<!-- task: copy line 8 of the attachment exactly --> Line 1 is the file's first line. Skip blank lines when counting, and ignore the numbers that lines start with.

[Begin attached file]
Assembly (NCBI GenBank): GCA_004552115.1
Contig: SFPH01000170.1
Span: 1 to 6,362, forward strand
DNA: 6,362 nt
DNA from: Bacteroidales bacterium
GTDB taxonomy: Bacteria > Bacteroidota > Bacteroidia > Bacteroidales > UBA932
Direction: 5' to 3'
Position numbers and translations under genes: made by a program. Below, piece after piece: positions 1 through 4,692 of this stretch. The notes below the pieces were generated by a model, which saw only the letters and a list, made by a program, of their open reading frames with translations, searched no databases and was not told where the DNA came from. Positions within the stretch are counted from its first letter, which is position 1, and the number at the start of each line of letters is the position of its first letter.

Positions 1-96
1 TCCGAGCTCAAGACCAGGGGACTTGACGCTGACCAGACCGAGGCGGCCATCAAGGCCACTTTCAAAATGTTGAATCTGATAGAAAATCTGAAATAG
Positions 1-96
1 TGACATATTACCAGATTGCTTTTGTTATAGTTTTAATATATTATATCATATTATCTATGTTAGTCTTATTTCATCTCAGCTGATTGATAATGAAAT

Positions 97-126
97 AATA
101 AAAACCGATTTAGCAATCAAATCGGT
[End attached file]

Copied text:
Position numbers and translations under genes: made by a program. Below, piece after piece: positions 1 through 4,692 of this stretch. The notes below the pieces were generated by a model, which saw only the letters and a list, made by a program, of their open reading frames with translations, searched no databases and was not told where the DNA came from. Positions within the stretch are counted from its first letter, which is position 1, and the number at the start of each line of letters is the position of its first letter.